Total beer sales for the year rose 4.7% to 78.8 million litres, the 22nd consecutive year of growth, while revenue for 2014-15 increased from $231.3 million in 2013-14 to $235.1 million.
After tax profit increased by 3.2% to $28.9 million, up from $28 million.
Coopers Managing Director, Dr Tim Cooper, said that while Coopers’ packaged beer sales rose 6.3%, keg beer volumes fell 2.7% to 12.8 million litres.
“This decline in our draught beer volume is to a level we last saw in 2009,” he said.
“This mirrors the fall in Australian beer consumption since 2009, when the national volume was 18.7 million hectolitres (1.87 billion litres).
Australia is now drinking less than 17 million hectolitres per annum, levels last seen in 1972.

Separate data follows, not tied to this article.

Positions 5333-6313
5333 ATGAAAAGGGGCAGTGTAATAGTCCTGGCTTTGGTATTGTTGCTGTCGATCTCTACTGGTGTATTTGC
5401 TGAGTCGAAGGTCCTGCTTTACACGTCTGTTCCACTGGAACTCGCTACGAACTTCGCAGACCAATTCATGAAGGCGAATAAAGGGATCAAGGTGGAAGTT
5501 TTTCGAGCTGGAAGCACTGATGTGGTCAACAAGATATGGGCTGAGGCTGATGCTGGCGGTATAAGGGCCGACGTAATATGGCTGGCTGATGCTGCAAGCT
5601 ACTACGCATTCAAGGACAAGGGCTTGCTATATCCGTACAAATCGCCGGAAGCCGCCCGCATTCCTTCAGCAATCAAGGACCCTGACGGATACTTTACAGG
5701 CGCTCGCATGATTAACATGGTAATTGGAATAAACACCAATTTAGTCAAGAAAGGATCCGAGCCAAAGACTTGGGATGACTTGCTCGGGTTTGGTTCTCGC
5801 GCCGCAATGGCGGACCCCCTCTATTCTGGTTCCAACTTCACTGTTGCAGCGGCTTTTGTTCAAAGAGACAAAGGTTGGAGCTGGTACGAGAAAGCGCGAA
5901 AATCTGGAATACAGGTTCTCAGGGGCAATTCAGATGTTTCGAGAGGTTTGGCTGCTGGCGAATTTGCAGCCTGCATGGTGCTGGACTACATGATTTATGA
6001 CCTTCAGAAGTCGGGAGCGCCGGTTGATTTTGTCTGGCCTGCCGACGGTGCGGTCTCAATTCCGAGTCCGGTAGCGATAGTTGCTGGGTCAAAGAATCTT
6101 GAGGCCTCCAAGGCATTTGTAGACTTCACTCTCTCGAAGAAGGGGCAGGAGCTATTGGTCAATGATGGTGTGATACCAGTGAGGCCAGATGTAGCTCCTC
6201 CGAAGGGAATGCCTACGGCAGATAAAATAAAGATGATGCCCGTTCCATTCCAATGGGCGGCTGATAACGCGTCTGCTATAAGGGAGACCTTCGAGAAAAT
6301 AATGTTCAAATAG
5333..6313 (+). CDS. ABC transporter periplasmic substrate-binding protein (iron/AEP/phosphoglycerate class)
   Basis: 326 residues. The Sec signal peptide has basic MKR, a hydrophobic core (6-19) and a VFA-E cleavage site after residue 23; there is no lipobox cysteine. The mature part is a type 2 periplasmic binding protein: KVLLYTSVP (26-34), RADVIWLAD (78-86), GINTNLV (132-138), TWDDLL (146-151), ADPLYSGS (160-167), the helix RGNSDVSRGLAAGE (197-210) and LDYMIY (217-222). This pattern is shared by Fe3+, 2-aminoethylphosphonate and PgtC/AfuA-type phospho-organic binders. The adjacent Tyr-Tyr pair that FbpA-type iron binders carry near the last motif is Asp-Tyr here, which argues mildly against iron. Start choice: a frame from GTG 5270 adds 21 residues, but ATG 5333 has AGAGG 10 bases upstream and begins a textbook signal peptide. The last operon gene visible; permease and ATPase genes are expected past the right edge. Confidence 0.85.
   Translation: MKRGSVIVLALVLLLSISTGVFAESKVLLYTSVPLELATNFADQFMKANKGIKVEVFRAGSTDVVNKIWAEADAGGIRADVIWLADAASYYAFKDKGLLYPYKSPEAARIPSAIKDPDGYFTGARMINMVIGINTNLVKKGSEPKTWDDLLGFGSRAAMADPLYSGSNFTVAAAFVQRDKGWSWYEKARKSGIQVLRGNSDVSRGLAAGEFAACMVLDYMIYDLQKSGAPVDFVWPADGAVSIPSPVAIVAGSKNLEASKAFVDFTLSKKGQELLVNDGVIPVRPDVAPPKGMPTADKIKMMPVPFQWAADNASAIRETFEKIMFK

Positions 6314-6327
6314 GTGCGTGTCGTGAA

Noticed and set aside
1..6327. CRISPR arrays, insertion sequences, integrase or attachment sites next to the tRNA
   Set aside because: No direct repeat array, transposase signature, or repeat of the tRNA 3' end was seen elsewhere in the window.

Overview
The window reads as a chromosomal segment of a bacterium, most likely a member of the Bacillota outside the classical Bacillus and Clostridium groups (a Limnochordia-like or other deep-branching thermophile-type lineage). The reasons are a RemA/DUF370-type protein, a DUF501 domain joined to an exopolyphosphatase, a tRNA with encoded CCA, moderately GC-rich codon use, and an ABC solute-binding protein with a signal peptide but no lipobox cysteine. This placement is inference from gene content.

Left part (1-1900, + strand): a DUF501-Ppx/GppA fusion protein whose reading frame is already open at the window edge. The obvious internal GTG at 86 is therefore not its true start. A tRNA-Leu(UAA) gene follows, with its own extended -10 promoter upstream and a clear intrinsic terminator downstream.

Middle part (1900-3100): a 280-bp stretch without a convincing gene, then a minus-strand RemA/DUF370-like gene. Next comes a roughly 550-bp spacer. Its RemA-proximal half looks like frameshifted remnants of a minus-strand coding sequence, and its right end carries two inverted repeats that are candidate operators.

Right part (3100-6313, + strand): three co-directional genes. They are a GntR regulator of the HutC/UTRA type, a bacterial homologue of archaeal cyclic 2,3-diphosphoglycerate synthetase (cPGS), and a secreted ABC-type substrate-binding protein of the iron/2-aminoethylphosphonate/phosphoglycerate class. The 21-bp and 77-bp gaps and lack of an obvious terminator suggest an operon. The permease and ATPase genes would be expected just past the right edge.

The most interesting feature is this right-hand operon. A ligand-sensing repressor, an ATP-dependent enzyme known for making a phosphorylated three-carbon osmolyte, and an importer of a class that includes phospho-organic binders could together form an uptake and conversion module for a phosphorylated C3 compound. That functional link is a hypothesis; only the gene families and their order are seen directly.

“This troubling fall in consumption represents a loss of nearly 10% of Australia’s beer volume in six years, despite a growing population.”
Dr Cooper said Coopers’ margins continued to be under pressure as retailers fought to maintain their profits in the face of declining volumes.
“This has seen demands for increased discounts and rebates from retailers,” he said.
“Higher rebates for kegged beer result in upward pressure on wholesale prices, which in turn results in further reductions in consumer demand.
“Coopers also faced a significant rise in the cost of malt, one of our key ingredients, with the price increasing by $60 a tonne during 2014-15.”
Dr Cooper said that despite the pressures, Coopers had managed to increase its market share to almost 5% of the total beer market.
“Our international beer portfolio continued to perform strongly, underpinned by excellent relationships with our international partners, Carlsberg and Sapporo,” he said.
“We also reached agreement late in the year with US craft brewer Brooklyn Brewing to brew and distribute Brooklyn Lager in Australia and New Zealand.”